22 January 2007

The madness

Every single seed I ordered this year requires stratification (except potentially for the alliums, which I can't figure out), so this weekend I painstakingly assembled a drawer full of dime bags in the fridge:

  • Aquilegia eximia
  • Allium amplectens
  • Allium bisceptrum var. bisceptrum
  • Calochortus catalinae
  • Calochortus kennedyi var. kennedyi
  • Erythronium helenae
  • Erythronium tuolumnense
  • Fritillaria recurva (4 populations)
  • Lilium bolanderi
  • Lilium pardalinum ssp. pardalinum
  • Penstemon eatonii var. eatonii
  • Penstemon grahamii
  • Silene californica
  • Triteleia hyacintha

Hopefully I'll have time so say something more substantial soon.



Blogger chuck b. said...

Good luck with Lilium pardilinum. I've tried a few different things, but no luck yet.

1/22/2007 8:47 PM  
Blogger mmw said...

I'm sure I'll kill it if I ever get it to germinate. FWIW, Alan Bradshaw (good seed source) suggests 3-4 months of warm stratification followed by 2-3 months of cold stratification, but the Pacific Bulb Society people persuaded me to skip straight to the latter. I'm also going to try half the L. bolanderi outside next fall.

Check out McRae's Lilies for info on "delayed hypogeal germination."

And Chuck -- feel free to share any seed tips you might have. Not my forte.

1/23/2007 3:41 PM  
Blogger chuck b. said...

I'm still a seed amateur myself.

I usually start by consulting Dara Emery's book Seed Propagation of Native California Plants (on Amazon right now for $25, used). He was an expert, and they use him at the San Francisco Botanical Garden with generally good results.

L. pardilinum, per Emery: 3-6 months warm, followed by 2-3 months cold.

My L. pardilinum seeds had 2 months of constant warm (around 80 deg F) on a heating pad in the garage before I put them outdoors a month ago when it was notably cold. I'm still waiting...

Norman Deno's book (via JL Hudson) recites sowing L. pardilinum seed outdoors in September, waiting a year, then cooling to 40 degrees F until the cotyledon leaves emerged, followed by three months at 70 degrees F until the true leaves emerged. Sheesh!

Sometimes I modify Emery (or whoever) with my own ideas. This usually involves sowing seeds shallowly in well-moistened sterile mix, sealing the flat in a plastic ziploc bag (with lots of air), and providing diurnal temperature fluctuation (on a heating pad in the garage during the day, outside exposed to cold at night), and waiting until something happens or I lose hope.

When I lose hope, I take the flat out of the bag and leave it outside. Sometimes I feel reinvigorated with hope and I'll resume the diurnal fluctuation. Datura wrightii recently germinated under this treatment. (Per Emery, D. wrightii requires no special treatment.)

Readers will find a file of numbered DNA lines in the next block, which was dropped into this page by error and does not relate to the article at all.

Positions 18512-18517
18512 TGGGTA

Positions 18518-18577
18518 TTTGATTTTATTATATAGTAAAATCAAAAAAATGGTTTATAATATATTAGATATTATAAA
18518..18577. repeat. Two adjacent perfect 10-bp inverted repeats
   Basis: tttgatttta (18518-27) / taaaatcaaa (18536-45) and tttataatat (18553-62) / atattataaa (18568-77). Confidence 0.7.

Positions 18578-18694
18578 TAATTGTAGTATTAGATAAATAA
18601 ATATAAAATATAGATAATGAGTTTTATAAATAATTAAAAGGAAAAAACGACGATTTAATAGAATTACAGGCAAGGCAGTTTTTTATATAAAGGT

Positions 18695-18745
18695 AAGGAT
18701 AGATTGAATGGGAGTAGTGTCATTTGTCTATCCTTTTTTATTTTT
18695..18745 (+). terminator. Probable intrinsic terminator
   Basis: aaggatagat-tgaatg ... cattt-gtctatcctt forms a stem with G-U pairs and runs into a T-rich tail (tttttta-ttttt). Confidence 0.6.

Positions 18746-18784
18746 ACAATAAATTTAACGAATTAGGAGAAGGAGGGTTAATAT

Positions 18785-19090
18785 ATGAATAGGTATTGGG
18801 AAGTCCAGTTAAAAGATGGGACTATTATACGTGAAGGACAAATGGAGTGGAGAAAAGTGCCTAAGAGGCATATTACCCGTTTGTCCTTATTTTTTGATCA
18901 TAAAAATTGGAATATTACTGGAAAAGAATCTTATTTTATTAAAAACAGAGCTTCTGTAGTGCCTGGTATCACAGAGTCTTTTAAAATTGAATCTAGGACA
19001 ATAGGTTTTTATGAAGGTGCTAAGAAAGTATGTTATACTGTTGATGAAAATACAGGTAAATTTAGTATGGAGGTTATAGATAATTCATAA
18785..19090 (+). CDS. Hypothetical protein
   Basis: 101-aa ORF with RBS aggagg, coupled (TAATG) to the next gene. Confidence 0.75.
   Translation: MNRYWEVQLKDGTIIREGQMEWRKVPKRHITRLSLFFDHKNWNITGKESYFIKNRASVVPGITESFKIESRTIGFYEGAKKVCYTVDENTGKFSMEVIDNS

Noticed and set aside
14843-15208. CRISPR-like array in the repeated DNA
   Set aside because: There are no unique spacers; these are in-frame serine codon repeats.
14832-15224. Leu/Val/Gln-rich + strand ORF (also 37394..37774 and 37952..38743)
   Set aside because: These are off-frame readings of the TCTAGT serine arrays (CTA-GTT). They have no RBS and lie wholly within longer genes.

I try to change the air in the ziploc every day to keep it fresh. Overall, this would be a way to mimic the natural conditions of most Mediterranean climate plants.

For seeds with hard coats, I always immerse them in hot water and let them cool to room temperature overnight. Then in the morning, I change the water with fresh room temperature water and let them soak for the rest of the day, followed by sowing at night, as above.

I've also experimented with soaking seeds in dilute bleach and/or hydrogen peroxide to help abrade the seed coat, but I don't have anything really conclusive to report about that.

For seeds known to require cold stratification, I usually put them in a baggie with a moistened mixture of equal parts perlite and vermiculite and refrigerate them for up to two months. (When I did this with Berberis nevinii, the radicals emerged before I noticed them and I think the seedlings may have died upon sowing. So you have to check seeds under these conditions more regularly than I apparently did.)

The only point I would emphasize as being most important in my own experience and from talking to others is to sow native seeds shallowly. Like, barely covering them at all. But I also like to press the seeds snugly into the sowing mix to provide good contact and so promote softening of the seed coat.

Other than that, it feels like a crapshoot. The people I know who seem to have the best results all sow their seeds in flats outdoors in Oct/Nov, and wait.


Please do forward me the list, or source, or whatever you quoted in the comments at whoreticulture: lcbii at yahoo dot com, or post it in the comments. Thanks!

1/23/2007 10:04 PM  
Blogger mmw said...

Shit, I was afraid you were going to say something complicated.

BTW, Bradshaw suggests cold stratification times of up to 4 months (for E. tuolumense), presumably depending on elevation.

1/24/2007 12:42 PM  
Blogger chuck b. said...

Thanks for e-mailing me that list! I'll take a look at it now.

1/25/2007 1:36 AM  

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